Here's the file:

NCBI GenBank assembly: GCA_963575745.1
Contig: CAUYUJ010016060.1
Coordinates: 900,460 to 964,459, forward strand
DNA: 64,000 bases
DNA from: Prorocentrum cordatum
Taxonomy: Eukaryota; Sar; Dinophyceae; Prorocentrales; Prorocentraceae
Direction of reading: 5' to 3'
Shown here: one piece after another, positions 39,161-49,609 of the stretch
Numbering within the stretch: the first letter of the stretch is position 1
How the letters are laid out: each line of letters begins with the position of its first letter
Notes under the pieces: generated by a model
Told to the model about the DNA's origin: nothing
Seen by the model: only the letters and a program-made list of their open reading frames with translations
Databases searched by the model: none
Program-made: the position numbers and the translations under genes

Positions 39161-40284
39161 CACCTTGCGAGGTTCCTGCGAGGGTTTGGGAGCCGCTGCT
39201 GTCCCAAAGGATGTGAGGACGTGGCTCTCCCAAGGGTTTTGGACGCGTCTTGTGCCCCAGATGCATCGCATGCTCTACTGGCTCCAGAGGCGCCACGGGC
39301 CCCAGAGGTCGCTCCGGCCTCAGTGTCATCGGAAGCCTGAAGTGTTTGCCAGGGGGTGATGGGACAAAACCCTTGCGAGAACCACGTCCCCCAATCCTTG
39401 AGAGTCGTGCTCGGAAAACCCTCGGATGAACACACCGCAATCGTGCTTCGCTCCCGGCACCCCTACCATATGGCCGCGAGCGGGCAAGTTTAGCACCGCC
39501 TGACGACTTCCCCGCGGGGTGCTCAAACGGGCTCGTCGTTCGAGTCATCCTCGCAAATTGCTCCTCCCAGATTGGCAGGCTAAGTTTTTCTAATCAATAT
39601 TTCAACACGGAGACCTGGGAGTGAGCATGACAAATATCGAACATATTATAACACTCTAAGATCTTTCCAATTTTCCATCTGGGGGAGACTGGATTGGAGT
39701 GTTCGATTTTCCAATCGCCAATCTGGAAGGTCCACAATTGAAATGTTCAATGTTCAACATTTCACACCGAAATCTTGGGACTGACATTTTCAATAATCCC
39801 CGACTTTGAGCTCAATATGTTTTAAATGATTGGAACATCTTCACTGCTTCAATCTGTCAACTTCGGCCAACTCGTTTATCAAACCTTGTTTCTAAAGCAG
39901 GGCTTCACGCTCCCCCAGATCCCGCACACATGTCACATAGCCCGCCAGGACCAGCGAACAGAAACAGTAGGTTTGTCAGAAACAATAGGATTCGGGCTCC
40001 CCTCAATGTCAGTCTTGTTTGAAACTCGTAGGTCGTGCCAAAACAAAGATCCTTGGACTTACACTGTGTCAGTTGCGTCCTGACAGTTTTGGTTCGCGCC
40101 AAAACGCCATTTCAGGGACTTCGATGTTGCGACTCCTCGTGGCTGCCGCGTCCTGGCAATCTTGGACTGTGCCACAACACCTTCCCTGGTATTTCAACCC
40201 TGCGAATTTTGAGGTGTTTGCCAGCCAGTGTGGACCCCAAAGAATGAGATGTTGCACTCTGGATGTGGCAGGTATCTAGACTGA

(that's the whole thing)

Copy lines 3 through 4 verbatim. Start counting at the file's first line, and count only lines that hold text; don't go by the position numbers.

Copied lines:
Coordinates: 900,460 to 964,459, forward strand
DNA: 64,000 bases